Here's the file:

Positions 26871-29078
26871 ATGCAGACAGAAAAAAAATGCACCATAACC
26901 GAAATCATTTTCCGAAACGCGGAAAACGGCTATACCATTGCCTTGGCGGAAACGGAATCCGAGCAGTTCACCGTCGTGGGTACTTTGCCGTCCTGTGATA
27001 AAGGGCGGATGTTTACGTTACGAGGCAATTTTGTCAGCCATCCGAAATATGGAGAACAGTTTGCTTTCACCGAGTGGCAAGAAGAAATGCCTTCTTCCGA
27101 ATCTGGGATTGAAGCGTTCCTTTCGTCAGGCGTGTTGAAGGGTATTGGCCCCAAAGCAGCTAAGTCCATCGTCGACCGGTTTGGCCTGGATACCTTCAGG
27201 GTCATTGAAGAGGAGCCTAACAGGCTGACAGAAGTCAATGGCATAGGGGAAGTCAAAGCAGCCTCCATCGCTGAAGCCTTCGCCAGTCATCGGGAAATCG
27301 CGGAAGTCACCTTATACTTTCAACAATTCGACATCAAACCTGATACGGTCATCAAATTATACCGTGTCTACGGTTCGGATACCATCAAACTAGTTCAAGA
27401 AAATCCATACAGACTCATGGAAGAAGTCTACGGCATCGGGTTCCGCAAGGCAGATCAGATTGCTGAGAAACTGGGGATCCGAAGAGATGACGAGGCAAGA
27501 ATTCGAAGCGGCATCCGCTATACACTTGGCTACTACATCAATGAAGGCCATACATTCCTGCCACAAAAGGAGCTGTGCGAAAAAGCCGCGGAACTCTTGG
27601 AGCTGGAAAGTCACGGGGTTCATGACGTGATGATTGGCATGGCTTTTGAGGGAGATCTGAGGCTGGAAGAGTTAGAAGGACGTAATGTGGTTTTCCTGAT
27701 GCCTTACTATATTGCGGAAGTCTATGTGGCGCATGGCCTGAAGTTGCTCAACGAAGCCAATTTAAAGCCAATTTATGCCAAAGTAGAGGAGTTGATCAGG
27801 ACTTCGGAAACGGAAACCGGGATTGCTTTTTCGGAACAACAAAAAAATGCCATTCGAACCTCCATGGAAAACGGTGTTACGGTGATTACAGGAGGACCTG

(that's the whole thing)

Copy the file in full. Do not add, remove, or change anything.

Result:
Positions 26871-29078
26871 ATGCAGACAGAAAAAAAATGCACCATAACC
26901 GAAATCATTTTCCGAAACGCGGAAAACGGCTATACCATTGCCTTGGCGGAAACGGAATCCGAGCAGTTCACCGTCGTGGGTACTTTGCCGTCCTGTGATA
27001 AAGGGCGGATGTTTACGTTACGAGGCAATTTTGTCAGCCATCCGAAATATGGAGAACAGTTTGCTTTCACCGAGTGGCAAGAAGAAATGCCTTCTTCCGA
27101 ATCTGGGATTGAAGCGTTCCTTTCGTCAGGCGTGTTGAAGGGTATTGGCCCCAAAGCAGCTAAGTCCATCGTCGACCGGTTTGGCCTGGATACCTTCAGG
27201 GTCATTGAAGAGGAGCCTAACAGGCTGACAGAAGTCAATGGCATAGGGGAAGTCAAAGCAGCCTCCATCGCTGAAGCCTTCGCCAGTCATCGGGAAATCG
27301 CGGAAGTCACCTTATACTTTCAACAATTCGACATCAAACCTGATACGGTCATCAAATTATACCGTGTCTACGGTTCGGATACCATCAAACTAGTTCAAGA
27401 AAATCCATACAGACTCATGGAAGAAGTCTACGGCATCGGGTTCCGCAAGGCAGATCAGATTGCTGAGAAACTGGGGATCCGAAGAGATGACGAGGCAAGA
27501 ATTCGAAGCGGCATCCGCTATACACTTGGCTACTACATCAATGAAGGCCATACATTCCTGCCACAAAAGGAGCTGTGCGAAAAAGCCGCGGAACTCTTGG
27601 AGCTGGAAAGTCACGGGGTTCATGACGTGATGATTGGCATGGCTTTTGAGGGAGATCTGAGGCTGGAAGAGTTAGAAGGACGTAATGTGGTTTTCCTGAT
27701 GCCTTACTATATTGCGGAAGTCTATGTGGCGCATGGCCTGAAGTTGCTCAACGAAGCCAATTTAAAGCCAATTTATGCCAAAGTAGAGGAGTTGATCAGG
27801 ACTTCGGAAACGGAAACCGGGATTGCTTTTTCGGAACAACAAAAAAATGCCATTCGAACCTCCATGGAAAACGGTGTTACGGTGATTACAGGAGGACCTG